From the beginning, The Armory was envisioned as much more than a new venue for live performance. Partners agreed that this new community destination should stand as a testament to and celebration of the values that have given Portland its distinctive character and national reputation. It’s no secret that sustainability ranks highly on the short list of core Portland values.
Here are just a handful of the many innovative technologies and integrated systems that helped make The Armory to become the first building on the National Register of Historic Places, and the first performing arts facility in the country, to achieve the US Green Building Council’s highest certification level: LEED Platinum.
Theater venues require comparatively massive amounts of energy to operate throughout the year and keep guests comfortable during performances. Largely due to the intricate integration of mechanical, electrical and information systems, The Armory is able to perform 30% more efficiently than code, even with these massive energy needs.
The water fixtures in The Armory are ultra-low-flow fixtures and all of the plants installed are native and/or drought tolerant, requiring minimal water and reducing exterior irrigation. The building is also set up to harvest and store rainwater to reduce the amount of potable water used.
Theater spaces are notoriously difficult to ventilate and keep at a comfortable temperature. The Armory's U.S. Bank Main Stage features an air flow cavity under seating risers and distribution vents under every other seat. The result is a more comfortable theater experience that’s also quieter and more efficient than the industry standard. Upstairs, in the rehearsal and administrative environs, modular flooring is raised 9 inches from the level’s foundation, allowing under-floor air flow and workspace specific vents. Access to every square foot of this flooring allows for the stow-away of power and data cables and ease of their repair or redirection.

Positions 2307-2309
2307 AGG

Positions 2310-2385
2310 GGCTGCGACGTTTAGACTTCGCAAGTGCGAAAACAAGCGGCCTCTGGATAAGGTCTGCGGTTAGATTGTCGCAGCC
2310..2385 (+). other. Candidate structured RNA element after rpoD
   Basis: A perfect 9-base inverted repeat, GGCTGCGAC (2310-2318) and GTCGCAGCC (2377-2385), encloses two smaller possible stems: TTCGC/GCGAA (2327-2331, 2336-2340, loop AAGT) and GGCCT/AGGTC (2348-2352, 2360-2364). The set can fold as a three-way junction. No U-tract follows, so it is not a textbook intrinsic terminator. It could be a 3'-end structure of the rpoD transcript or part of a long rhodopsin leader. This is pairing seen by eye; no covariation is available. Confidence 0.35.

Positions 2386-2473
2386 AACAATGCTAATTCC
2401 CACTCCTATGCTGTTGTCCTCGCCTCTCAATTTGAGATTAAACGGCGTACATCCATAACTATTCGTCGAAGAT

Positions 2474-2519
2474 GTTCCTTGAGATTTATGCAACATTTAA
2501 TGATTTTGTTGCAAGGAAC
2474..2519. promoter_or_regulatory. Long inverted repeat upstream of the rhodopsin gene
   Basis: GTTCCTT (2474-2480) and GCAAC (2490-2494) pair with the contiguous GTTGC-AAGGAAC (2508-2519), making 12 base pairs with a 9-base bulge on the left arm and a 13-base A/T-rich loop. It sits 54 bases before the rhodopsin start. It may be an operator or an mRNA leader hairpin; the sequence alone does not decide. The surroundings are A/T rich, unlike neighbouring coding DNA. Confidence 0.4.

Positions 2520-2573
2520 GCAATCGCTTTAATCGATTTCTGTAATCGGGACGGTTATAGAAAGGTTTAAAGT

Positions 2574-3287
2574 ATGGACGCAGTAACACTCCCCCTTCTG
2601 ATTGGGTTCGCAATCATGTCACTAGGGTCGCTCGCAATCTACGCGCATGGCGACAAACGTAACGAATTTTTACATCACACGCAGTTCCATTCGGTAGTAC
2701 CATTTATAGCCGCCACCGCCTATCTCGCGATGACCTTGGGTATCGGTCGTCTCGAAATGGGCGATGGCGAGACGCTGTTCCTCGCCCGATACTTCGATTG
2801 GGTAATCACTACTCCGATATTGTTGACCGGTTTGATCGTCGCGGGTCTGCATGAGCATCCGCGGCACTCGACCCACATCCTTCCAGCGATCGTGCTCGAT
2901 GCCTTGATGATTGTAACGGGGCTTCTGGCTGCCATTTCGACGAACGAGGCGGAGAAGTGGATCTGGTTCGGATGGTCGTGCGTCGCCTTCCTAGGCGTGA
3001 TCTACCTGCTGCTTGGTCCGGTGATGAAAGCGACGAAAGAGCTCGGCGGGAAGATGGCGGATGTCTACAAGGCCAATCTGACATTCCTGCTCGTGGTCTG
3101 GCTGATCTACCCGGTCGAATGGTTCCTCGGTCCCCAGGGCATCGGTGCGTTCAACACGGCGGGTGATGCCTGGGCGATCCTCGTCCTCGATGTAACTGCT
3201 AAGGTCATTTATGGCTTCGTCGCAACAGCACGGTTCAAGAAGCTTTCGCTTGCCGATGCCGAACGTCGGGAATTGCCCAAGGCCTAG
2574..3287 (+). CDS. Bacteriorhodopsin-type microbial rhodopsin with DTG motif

Lighting and Heat
Administrative and lobby spaces are lit by a battery of skylights throughout the daylight hours. Many of these skylights and several windows are manually operable to allow fresh air and building flush-out without the extensive use of machinery. Lobby spaces treat guests to radiant heat from hot water tubes embedded in the cement flooring.
In offices and rehearsal rooms, chilled beams are used for individualized comfort and greater efficiency. Not much larger than two standard shop lights, these chilled beams employ a small fan blowing air past tubes of regionally chilled water to cool individual workstations. Energy-efficient illumination is built into the same fixture.
Construction crews at The Armory worked tirelessly to maximize recycling of construction waste, diverting over 95% of it away from landfills. Wherever possible, contractors sought local and recycled building materials – 25% of all materials contain recycled content and 45% of materials were regionally manufactured.
Patrons have the option to leave their playbills behind for re-use or read them online or on their phones. Staff continue to adopt recycling habits and educational programs contribute to continuous improvement in resource efficiency at both individual and collective scales at The Armory.
Day to Day Operations
The pursuit of sustainability continues for all of us who do our work here every day. We’re saving “oopsie” prints from our laser printers and stapling them together as notepads. Our cleaning crews use only environmentally sensitive cleaning products. More staff than ever are commuting to work via carpool, public transportation or bicycle.
In truth, sustainability is more a process than an endpoint, and there are always additional steps to take and new discoveries to make on the path of sustainability. We know you’ll be as inspired as we are to engage in the pursuit of a more sustainable future in Portland.